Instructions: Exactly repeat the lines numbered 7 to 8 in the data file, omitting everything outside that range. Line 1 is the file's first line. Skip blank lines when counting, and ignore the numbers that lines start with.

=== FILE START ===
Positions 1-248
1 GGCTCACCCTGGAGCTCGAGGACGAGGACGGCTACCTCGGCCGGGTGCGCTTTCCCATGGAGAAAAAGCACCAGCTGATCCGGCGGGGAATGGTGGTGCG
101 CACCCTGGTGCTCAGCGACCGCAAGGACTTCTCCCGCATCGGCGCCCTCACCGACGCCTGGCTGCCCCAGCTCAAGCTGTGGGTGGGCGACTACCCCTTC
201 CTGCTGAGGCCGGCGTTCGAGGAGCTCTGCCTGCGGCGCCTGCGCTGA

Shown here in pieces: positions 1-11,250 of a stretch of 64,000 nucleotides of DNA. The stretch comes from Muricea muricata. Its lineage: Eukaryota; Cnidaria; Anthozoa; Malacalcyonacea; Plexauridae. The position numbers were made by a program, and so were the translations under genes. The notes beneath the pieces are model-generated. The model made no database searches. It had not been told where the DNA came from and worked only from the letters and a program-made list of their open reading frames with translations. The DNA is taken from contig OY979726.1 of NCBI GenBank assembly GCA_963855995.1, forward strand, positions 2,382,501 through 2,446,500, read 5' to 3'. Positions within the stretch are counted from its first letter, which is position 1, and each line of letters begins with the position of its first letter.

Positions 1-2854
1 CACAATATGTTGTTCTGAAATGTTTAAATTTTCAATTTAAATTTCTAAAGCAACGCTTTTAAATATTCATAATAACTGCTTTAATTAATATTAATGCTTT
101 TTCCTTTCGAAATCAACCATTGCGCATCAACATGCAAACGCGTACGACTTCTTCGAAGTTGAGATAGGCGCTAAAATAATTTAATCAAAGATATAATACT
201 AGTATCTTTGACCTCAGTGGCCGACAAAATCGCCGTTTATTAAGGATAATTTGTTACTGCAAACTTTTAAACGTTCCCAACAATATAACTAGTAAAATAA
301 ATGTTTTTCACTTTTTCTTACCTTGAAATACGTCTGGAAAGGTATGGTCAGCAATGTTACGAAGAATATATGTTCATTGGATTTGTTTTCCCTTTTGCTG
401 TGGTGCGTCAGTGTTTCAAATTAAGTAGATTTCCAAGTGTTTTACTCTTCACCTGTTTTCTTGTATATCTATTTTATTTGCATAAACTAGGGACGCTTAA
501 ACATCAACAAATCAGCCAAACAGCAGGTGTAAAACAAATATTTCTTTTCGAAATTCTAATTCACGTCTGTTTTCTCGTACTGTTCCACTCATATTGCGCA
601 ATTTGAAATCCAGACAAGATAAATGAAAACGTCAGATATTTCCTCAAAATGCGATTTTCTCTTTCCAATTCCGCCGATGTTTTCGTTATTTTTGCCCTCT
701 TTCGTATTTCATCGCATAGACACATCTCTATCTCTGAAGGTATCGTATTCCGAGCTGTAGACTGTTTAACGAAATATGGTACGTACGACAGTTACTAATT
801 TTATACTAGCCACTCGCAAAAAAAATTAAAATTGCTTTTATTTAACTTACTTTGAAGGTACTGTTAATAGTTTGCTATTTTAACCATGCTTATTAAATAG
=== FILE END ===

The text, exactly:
1 CACAATATGTTGTTCTGAAATGTTTAAATTTTCAATTTAAATTTCTAAAGCAACGCTTTTAAATATTCATAATAACTGCTTTAATTAATATTAATGCTTT
101 TTCCTTTCGAAATCAACCATTGCGCATCAACATGCAAACGCGTACGACTTCTTCGAAGTTGAGATAGGCGCTAAAATAATTTAATCAAAGATATAATACT